Procrastination is Good!? #BCSLearns

I just read an article that challenged my thinking and whose title made me say, “What?”  Procrastination is a virtue? I read, I contemplated, I reflected.  In the pace of today’s world, particularly within my professional life in schools, after reading this article, procrastination really makes sense.  Instead of hurrying and rushing projects, responses, decisions, etc., when I pause, slow down, collaborate and contemplate, creativity and innovation become the outcome for this patience, diligence and perceived procrastination.  In effect, “But while procrastination is a vice for productivity,” states New York Times OpEd editor Adam Grant in his article Why I Taught Myself to Procrastinate, “I’ve learned — against my natural inclinations — that it’s a virtue for creativity.” So, this article got me thinking and researching a bit more about this notion of procrastination being a possible virtue, and, in a book by Rory Vaden Procrastinate on Purpose: 5 Permissions to Multiply your Time, he suggests that everything we know about time management is wrong.  We need to think about time management as spending time on things today that will give us more time tomorrow. In fact, Vaden suggests, “there is no time management, only self-management.” In the video below “How to Multiply Your Time”, Vaden further advises us to…

  • Eliminate — the permission to ignore
  • Automate — the permission to invest
  • Delegate — the permission of imperfect
  • Procrastinate — the permission of incomplete
  • Concentrate — the permission to protect

And finally, let me lean on the research of a favorite of mine, Stephen Covey and the 7 Habits of Highly Effective People.  Think back to the third habit, Put First Things First, and Covey’s notion of time management using the four quadrants of the Eisenhower Method. Check out the image of the matrix below and reflect on where you spend your time – quadrant II is where we need to be! Then, view the classic 80s video of Covey talking about Big Rocks with his workshop participants – it’ll bring a smile to your face with both the content and the business attire!

 

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5 thoughts on “Procrastination is Good!? #BCSLearns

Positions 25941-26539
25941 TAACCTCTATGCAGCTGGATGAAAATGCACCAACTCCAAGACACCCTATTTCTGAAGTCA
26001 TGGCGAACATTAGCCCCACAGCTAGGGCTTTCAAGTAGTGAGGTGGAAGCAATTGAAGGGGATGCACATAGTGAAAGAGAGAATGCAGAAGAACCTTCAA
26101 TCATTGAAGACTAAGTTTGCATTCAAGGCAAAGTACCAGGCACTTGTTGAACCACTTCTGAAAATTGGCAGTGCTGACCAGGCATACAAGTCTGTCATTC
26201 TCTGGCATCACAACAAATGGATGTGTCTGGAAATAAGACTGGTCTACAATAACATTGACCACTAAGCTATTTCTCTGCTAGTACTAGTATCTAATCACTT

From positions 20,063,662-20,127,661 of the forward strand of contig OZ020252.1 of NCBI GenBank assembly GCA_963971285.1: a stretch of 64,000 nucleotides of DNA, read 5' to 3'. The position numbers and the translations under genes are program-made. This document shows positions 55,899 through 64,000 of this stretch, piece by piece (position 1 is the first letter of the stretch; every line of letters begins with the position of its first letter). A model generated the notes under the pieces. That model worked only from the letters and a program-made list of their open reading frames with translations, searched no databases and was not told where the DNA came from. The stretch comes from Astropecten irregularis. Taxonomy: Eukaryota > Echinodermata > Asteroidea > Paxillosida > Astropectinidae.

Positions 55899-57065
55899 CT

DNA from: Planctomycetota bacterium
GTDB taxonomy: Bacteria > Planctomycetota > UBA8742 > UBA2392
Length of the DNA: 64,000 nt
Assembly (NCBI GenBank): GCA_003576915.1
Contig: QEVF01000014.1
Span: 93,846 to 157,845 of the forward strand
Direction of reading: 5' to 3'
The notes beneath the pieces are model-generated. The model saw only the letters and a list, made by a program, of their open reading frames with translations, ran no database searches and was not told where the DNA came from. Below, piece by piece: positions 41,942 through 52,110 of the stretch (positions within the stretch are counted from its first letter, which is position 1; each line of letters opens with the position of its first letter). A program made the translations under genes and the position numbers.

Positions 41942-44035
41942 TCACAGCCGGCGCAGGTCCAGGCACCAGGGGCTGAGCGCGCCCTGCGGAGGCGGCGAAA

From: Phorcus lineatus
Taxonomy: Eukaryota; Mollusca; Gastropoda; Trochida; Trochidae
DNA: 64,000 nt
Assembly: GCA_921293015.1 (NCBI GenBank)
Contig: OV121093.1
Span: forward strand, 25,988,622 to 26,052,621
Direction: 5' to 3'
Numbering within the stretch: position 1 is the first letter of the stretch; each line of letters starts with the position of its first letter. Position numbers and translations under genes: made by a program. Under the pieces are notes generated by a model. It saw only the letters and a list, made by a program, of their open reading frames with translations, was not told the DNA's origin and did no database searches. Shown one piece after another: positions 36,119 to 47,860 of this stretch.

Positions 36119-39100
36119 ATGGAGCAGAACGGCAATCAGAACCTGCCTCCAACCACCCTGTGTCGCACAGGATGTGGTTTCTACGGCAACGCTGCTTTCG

1. Pingback: “The Power of Introverts” #BCSLearns | Learn-Lead-Love

  2. Ross

    Most see procrastination as a negative thing. Simply “putting things off” …which ,any of us are guilty of. Normally people do this when the task at hand is difficult, long, unwanted etc. If we jump into decisions when faced with these tasks, will they be sound decisions or is it better to wait?! When dealing with children “the power of the pause” (possibly viewed as procrastination by some) is a very powerful tool. Good for both the adult to not make hasty judgements/decisions, and good for the student to have time to reflect as well.

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  3. cemmi

    I have always struggled with procrastination and live in quadrant 1 of the chart. It is frustrating that we are surrounded by tools to allow us easy and quick access to communication and tasks yet we seem to be busier than ever. I really like what Rory Vaden is saying about the time management funnel and 3-dimentsional thinking of time management. I have seen Covey’s 2-dimensional chart before and can identify where certain tasks would go, but have never actually taken the time to use it. I don’t know if I ever would.

    Vaden adds the aspect of “how long will this task matter?” to the other two dimensions of importance and how urgent something is. With his funnel of time management, it utilizes the option of automating a task (investing the time now to save time later). I am just starting to see the benefit of this with things like managing bills and doing auto-pay on everything. Living in quadrant 1 of the Covey chart, it is very hard to find the time to invest initially in the automation of certain tasks, but in seeing the long-term results, I am able to justify investing that time upfront in more reoccurring tasks. One idea is having various emails already crafted for certain situations that occur throughout a year where you can change a few details to make it fit the exact circumstance. I often put off replying to or sending emails to parents because I know that crafting it perfectly will take upwards of 45 minutes for some situations.

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  4. Anne

    I’ve battled with procrastination on an off. The longer I teach the more list/task oriented I become as a way of pacing the work load and avoiding that moment at the end of a deadline/quarter where stress level is at an all time high. On the other end there are instances that when I’ve procrastinated I’ve been able to make a better decision, or had more success with completing a task because there hasn’t been time to second guess the decision making. Based on the evidence above I can’t say that I am in favor of one mindset or habit over the other. Being ahead of the game has advantages as you have reserved time to put more thought into activities, lessons, assessments, emails that may be more time consuming. Taking care of business items that are less daunting such as replying to simple emails that don’t require an in depth response minimizes for me the likelihood of forgetting the email altogether.

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    1. Vicki Lowery

      I agree with Anne that procrastination can work both for and against you. When I have many things to do, but then I put them off until a later time, I am often much more productive in the time crunch. There are also times, however, when this has worked against me. I do know that by pacing myself, and trying to keep up with tasks, I do feel better in the long run.

      Reply

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